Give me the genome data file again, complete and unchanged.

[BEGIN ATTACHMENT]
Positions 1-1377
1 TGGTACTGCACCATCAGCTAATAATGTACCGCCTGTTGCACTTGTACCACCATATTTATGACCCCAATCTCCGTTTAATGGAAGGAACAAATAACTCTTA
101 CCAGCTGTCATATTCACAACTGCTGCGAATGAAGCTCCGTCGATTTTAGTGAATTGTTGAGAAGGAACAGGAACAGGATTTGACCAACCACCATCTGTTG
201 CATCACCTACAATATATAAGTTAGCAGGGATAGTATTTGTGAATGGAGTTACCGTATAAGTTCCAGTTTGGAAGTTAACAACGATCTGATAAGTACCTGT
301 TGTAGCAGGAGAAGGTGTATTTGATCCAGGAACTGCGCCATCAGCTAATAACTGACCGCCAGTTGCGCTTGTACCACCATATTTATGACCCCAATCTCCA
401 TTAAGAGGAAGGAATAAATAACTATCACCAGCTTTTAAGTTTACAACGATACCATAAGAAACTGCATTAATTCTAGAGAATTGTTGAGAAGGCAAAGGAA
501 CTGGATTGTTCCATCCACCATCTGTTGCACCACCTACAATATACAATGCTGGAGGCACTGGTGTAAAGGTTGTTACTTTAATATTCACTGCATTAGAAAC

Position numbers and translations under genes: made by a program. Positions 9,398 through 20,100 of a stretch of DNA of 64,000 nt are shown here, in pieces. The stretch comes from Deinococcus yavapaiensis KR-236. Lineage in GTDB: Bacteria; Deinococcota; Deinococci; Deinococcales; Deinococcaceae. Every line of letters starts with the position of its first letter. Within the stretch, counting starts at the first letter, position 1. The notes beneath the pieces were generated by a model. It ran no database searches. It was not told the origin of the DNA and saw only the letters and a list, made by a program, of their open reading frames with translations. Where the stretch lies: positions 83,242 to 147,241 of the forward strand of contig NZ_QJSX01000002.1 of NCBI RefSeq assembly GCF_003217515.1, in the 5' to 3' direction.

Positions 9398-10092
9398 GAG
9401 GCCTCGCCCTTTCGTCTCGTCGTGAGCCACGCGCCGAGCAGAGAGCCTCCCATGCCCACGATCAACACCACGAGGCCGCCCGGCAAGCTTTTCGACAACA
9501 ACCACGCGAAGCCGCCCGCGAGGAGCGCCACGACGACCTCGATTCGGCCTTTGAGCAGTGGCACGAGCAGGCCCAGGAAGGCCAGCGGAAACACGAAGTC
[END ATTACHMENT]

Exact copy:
Positions 1-1377
1 TGGTACTGCACCATCAGCTAATAATGTACCGCCTGTTGCACTTGTACCACCATATTTATGACCCCAATCTCCGTTTAATGGAAGGAACAAATAACTCTTA
101 CCAGCTGTCATATTCACAACTGCTGCGAATGAAGCTCCGTCGATTTTAGTGAATTGTTGAGAAGGAACAGGAACAGGATTTGACCAACCACCATCTGTTG
201 CATCACCTACAATATATAAGTTAGCAGGGATAGTATTTGTGAATGGAGTTACCGTATAAGTTCCAGTTTGGAAGTTAACAACGATCTGATAAGTACCTGT
301 TGTAGCAGGAGAAGGTGTATTTGATCCAGGAACTGCGCCATCAGCTAATAACTGACCGCCAGTTGCGCTTGTACCACCATATTTATGACCCCAATCTCCA
401 TTAAGAGGAAGGAATAAATAACTATCACCAGCTTTTAAGTTTACAACGATACCATAAGAAACTGCATTAATTCTAGAGAATTGTTGAGAAGGCAAAGGAA
501 CTGGATTGTTCCATCCACCATCTGTTGCACCACCTACAATATACAATGCTGGAGGCACTGGTGTAAAGGTTGTTACTTTAATATTCACTGCATTAGAAAC

Position numbers and translations under genes: made by a program. Positions 9,398 through 20,100 of a stretch of DNA of 64,000 nt are shown here, in pieces. The stretch comes from Deinococcus yavapaiensis KR-236. Lineage in GTDB: Bacteria; Deinococcota; Deinococci; Deinococcales; Deinococcaceae. Every line of letters starts with the position of its first letter. Within the stretch, counting starts at the first letter, position 1. The notes beneath the pieces were generated by a model. It ran no database searches. It was not told the origin of the DNA and saw only the letters and a list, made by a program, of their open reading frames with translations. Where the stretch lies: positions 83,242 to 147,241 of the forward strand of contig NZ_QJSX01000002.1 of NCBI RefSeq assembly GCF_003217515.1, in the 5' to 3' direction.

Positions 9398-10092
9398 GAG
9401 GCCTCGCCCTTTCGTCTCGTCGTGAGCCACGCGCCGAGCAGAGAGCCTCCCATGCCCACGATCAACACCACGAGGCCGCCCGGCAAGCTTTTCGACAACA
9501 ACCACGCGAAGCCGCCCGCGAGGAGCGCCACGACGACCTCGATTCGGCCTTTGAGCAGTGGCACGAGCAGGCCCAGGAAGGCCAGCGGAAACACGAAGTC